The one exceptional thing about him –
as we worked late August nights on import
software for Italian racing bikes for his friend Italo,
percentage landing charges, demurrage, lire
conversions and freight forwarding –
was there was nothing exceptional about him
if you ignored the tallest-man-in-the-country
thing, maybe in-the-world back then, and maybe
his giant-size civility. And that we’d take
our son to watch him at Sunday soccer
though basketball was his first love, or to see
him play a circus giant in the Merrick film.
(Yes, in-the-world, probably – a Melbourne chain
had him open ‘giant’ hypermarkets across that huge
continent). And that his VW driver’s seat
was well in the back, his racing-bike a pair
of penny-farthing ‘pennies’ with eleven gears.
Our children found out giants today
far from overbearing could be wry,
awkward and funny – like, but not at all
like, anybody else. And even when he sat
right down on our low-profile sofa
he couldn’t avoid talking down to us.
The papers when he finally passed on
would focus mostly on the ten pallbearers.
"Giant" won the 2017 Keats-Shelley Prize
He’d wondered ever since what it was about,
the night he’d walked alone at seventeen
from Rhens to Koblenz, twenty-one kilometres
round trip, on the edge of reason, the very edge
of foolishness, through a steep dramatic gorge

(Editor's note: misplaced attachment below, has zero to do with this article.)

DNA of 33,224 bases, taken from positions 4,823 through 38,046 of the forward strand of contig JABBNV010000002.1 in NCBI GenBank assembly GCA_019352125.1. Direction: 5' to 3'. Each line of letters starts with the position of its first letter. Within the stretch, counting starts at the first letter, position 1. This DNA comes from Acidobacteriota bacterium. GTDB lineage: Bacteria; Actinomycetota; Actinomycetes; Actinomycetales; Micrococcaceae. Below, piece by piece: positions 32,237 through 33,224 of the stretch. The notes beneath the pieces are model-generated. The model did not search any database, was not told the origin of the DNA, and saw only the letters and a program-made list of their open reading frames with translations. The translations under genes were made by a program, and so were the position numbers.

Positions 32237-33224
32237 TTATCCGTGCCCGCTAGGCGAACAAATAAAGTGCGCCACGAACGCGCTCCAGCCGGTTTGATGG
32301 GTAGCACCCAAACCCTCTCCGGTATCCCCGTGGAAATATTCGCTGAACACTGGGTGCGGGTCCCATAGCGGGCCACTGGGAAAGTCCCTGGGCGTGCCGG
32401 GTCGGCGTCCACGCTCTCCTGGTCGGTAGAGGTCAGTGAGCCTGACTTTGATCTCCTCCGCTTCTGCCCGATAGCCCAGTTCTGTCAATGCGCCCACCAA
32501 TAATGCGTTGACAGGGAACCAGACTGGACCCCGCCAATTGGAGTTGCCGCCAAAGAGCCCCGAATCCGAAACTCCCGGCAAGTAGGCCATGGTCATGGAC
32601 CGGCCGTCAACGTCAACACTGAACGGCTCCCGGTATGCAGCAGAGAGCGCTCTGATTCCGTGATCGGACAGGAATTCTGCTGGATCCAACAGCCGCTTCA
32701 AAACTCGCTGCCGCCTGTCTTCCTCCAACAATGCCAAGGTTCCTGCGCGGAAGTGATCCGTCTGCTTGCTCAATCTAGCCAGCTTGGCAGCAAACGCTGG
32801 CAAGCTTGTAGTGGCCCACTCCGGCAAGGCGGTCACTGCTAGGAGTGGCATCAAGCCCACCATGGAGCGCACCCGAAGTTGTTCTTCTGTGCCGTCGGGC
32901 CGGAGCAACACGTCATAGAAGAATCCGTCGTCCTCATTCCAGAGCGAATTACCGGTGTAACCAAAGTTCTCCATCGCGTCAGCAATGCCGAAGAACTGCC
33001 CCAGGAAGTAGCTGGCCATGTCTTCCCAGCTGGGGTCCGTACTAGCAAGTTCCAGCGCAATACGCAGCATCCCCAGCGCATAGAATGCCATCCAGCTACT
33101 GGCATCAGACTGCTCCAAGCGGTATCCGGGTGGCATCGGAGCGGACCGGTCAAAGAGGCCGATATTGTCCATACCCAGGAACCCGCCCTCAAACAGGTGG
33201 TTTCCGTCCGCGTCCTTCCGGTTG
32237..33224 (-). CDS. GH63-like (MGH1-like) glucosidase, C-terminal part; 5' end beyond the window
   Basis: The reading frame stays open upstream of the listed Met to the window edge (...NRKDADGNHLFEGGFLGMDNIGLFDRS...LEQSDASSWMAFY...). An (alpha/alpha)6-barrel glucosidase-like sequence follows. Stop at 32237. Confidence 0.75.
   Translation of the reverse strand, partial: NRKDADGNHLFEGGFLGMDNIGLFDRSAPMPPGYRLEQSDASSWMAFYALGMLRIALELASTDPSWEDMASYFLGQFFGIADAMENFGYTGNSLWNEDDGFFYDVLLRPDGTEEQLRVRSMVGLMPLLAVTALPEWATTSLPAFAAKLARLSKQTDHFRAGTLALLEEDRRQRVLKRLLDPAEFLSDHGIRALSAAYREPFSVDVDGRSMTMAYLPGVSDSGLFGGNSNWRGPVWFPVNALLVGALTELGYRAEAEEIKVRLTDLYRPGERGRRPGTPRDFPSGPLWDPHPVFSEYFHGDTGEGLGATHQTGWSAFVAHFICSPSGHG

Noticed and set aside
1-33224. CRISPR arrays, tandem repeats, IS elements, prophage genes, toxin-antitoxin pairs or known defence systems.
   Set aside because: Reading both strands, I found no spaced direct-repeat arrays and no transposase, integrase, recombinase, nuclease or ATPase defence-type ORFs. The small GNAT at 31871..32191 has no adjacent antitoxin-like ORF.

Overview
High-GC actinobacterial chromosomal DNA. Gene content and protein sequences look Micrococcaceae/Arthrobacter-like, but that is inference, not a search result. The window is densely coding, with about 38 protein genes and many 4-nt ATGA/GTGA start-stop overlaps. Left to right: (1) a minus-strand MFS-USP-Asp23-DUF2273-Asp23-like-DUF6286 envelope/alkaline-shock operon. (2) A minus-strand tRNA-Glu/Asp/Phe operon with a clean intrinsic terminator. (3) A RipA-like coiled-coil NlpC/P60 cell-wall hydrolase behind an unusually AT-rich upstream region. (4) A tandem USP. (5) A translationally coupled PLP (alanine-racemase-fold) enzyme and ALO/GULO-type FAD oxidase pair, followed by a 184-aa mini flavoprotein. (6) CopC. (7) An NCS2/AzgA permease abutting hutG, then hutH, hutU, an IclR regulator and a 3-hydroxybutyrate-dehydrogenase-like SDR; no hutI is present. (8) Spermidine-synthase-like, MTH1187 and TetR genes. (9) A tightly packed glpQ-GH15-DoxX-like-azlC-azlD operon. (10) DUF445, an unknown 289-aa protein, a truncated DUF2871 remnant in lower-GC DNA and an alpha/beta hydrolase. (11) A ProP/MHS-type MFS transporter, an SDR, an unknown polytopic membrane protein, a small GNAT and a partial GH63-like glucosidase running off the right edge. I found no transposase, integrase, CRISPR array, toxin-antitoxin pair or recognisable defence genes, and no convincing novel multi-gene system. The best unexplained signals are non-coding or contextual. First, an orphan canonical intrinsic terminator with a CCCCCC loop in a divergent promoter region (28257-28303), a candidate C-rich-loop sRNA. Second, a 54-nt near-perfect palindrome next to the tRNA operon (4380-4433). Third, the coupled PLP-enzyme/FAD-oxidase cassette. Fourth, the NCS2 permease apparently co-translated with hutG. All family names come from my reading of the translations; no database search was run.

with its thundering autobahn, and two rail-tracks
with regular one-hundred-truck freight trains,
and a whole heaving Rhine of coal-and-steel barges;
wondered what made him sneak out of the student hostel
while others slept after the frantic evening
at the hospital with a classmate’s injured hand,
what made him bring wife and children back years on,
with high-talk of freeloading on Lorelei tourist barges,
being plied with schnapps as he played a bar-piano,
the Konigsbacher brauerei with plate-glass windows
and huge Alsatians where he’d shared a watchman’s
midnight bread and bratwurst, the castle you might see
cloaked inhabitants scale by moonlight. But what
it was really about only clicked, decades later.
Simply the first time ever no one in the world
had even the remotest idea where he might be.
"Schloss Stolzenfels" was a commended in the 2017 Winchester Poetry Prize
THE TIME IT TAKES
In less than the time it takes Chris to give me what he swears won’t be short-back-and-sides, I get the ins-and-outs of the Mini Cooper his father bought cash-in-hand and clearly clocked outside Shepherd’s Bush Market to take them down the Old Kent Road and Brenner Pass …no Mont Blanc yet, we came over long before Makarios, before Grivas and EOKA B…
I divide my barbering equally between both sides though Javid over-the-road insists it wasn’t like Ireland, shouldn’t have been partitioned, like Macmillan said, Greeks and Turks on the same streets in Larnaca, in Nicosia, more like both sides on the same Haringay Ladder streets today.
By which time Chris is past Split, father staring at tractor taillights doing 15 kph with an alfalfa-stacked trailer Dutch-barn high, seventeen hours out of Calais, and they’re still nineteen minimum from Piraeus, with another thousand kilometres by boat before they get to Limassol for the Holy Theophany, so that when I look down now on lit isolated farmsteads in snow-skiffed mountains (Macedonia, Albania?) two hours out from Larnaca on a four-hour night flight to Heathrow, I swear those are the dimly flickering lights of a trying-to-pass 1962 Mini whose alternator’s on the blink, days from ‘home’ or ‘back home’, and I think of meze and bread, and barbers.
All poems Copyright © Cahal Dallas 2022